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San Clemente Island is located off the coast of southern California. It is owned by the U.S. government and used and managed by the U.S. Navy. Feral goats, probably of Spanish origin, have inhabited the island for several centuries, possibly since the 1500's. Later introductions may have come from the mainland Franciscan missions during the 1600-1700's, while farmers were responsible for later introductions.


The U.S. Navy became responsible for the island in 1934. Hunting and trapping were allowed, but in 1972, when a survey concluded that there were 11,000 goats on the island, a systematic removal program was begun. By 1980 an estimated 4,000 goats still remained on the island.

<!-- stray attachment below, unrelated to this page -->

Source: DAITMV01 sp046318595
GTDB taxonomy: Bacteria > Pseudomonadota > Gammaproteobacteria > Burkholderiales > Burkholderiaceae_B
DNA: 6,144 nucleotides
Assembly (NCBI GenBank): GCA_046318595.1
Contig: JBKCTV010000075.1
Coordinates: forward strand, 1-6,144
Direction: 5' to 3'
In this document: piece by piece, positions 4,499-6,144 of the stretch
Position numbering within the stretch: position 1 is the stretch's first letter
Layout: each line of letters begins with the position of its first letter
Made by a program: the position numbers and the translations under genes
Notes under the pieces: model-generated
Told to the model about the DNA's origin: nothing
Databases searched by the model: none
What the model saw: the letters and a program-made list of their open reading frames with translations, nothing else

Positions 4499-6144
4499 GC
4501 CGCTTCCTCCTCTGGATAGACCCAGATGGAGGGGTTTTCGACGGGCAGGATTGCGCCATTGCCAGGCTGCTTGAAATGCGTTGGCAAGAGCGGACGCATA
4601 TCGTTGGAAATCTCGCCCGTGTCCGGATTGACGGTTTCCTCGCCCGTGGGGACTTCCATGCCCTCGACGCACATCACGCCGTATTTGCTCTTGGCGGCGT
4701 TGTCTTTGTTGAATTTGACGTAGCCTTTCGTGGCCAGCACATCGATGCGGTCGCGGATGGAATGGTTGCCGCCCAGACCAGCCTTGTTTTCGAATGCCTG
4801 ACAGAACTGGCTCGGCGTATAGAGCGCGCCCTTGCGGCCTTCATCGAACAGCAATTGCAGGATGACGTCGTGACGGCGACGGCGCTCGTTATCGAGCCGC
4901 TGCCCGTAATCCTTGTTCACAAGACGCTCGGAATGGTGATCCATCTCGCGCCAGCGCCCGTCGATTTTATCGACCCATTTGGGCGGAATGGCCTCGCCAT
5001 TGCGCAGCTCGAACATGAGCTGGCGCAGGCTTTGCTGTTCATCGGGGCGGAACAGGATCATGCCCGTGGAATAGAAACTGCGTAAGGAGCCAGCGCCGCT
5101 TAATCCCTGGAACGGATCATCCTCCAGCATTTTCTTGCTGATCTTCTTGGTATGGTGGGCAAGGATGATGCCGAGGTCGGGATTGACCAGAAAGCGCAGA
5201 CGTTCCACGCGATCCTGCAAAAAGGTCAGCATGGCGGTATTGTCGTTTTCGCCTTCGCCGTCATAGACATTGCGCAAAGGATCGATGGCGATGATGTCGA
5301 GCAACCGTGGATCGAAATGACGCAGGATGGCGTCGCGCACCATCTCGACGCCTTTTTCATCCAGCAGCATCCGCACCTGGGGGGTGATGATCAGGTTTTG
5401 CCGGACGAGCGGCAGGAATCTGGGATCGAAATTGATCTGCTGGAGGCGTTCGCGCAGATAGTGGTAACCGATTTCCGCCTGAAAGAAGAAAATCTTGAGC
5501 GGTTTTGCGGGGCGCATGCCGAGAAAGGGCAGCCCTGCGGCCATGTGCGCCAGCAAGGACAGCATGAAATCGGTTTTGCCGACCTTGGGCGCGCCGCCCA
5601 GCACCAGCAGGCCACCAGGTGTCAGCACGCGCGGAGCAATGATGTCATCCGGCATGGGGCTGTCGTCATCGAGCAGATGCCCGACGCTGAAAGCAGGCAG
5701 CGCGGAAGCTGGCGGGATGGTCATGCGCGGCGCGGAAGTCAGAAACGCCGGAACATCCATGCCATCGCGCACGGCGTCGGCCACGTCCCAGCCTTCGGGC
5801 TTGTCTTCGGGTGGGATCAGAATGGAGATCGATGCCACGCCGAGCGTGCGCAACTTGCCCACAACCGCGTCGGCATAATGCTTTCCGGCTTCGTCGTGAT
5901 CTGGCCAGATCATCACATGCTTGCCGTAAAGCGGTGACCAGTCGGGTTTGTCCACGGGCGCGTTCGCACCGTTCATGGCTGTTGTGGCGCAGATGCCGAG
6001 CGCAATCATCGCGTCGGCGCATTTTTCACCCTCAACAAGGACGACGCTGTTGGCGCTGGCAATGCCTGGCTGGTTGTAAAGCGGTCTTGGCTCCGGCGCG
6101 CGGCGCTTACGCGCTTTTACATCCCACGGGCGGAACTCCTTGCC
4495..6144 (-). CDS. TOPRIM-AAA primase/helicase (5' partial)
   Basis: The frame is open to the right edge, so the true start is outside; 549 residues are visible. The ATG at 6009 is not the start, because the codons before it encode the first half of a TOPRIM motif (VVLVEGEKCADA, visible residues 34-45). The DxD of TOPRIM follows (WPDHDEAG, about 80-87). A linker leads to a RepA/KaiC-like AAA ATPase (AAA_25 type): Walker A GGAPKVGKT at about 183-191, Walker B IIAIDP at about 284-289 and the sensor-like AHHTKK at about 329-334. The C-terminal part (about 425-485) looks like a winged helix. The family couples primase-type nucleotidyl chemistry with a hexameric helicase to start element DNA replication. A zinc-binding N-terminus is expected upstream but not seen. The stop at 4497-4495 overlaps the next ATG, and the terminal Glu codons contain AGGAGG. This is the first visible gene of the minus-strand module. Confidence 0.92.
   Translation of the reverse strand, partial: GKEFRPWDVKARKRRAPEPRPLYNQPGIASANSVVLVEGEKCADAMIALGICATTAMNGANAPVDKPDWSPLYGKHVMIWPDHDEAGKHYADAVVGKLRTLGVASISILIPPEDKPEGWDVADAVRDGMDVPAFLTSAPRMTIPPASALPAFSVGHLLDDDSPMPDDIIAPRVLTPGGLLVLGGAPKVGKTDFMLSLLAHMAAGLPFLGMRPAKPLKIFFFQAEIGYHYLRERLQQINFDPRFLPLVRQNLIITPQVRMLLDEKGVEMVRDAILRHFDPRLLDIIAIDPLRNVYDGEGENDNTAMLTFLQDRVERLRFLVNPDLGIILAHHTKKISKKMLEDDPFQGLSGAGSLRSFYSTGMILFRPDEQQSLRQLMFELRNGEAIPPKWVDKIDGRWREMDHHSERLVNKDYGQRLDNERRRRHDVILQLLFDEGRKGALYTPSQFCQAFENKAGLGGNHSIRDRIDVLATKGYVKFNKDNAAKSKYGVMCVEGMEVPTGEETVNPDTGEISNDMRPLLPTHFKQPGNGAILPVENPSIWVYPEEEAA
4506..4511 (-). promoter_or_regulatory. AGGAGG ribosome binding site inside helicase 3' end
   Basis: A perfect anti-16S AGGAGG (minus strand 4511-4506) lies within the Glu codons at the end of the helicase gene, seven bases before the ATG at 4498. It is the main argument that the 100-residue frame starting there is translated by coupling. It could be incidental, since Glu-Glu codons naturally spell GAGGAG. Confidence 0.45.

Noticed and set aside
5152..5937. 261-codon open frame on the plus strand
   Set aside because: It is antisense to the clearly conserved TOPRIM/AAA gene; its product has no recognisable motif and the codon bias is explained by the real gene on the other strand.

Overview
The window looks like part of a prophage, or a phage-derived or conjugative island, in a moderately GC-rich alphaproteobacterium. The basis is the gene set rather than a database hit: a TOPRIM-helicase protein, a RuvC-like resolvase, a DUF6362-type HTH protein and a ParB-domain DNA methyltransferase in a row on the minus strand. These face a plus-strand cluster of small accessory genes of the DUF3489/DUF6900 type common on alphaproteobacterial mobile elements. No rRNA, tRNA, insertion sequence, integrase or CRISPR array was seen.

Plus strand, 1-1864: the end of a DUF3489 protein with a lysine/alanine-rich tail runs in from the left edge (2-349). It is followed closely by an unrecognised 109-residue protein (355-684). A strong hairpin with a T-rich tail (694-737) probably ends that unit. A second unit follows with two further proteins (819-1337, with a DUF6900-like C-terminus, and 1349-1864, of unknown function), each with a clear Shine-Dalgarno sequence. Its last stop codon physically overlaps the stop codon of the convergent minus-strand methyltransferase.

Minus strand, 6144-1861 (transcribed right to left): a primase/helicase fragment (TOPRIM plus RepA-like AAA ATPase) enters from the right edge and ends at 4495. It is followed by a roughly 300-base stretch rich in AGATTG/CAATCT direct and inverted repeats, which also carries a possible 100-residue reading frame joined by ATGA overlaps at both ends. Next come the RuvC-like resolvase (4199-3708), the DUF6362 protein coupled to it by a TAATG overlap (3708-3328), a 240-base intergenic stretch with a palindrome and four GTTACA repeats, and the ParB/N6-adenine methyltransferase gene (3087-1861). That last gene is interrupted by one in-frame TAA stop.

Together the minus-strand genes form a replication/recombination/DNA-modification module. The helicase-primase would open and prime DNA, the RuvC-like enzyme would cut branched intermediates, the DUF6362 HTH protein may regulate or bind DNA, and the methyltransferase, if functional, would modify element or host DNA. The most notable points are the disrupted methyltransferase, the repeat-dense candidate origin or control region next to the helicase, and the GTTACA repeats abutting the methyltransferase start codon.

The Navy then proposed a shooting program to be conducted from helicopters, but was blocked in court by an animal welfare group, the Fund for Animals. This group used helicopters and nets to capture the goats, then took them off the island and found homes for them across the country. Practically all the goats were removed from the island in this manner.


San Clemente goats are relatively small, close to the maximum standard for dwarf breeds. They are a meat breed, though uncommonly fine-boned and deer-like. They are horned in both sexes. Although the island population once exhibited a wide range of colors and color markings, the goats are now mostly red or tan with black markings.


Status: RARE. A small number have been registered with the International Dairy Goat Registry.


Further Information

Leslie Edmundson 




American Livestock Breeds Notebook. 1989. The Livestock Conservancy PO Box 477, 33 Hillsboro St, Pittsboro, NC 27312


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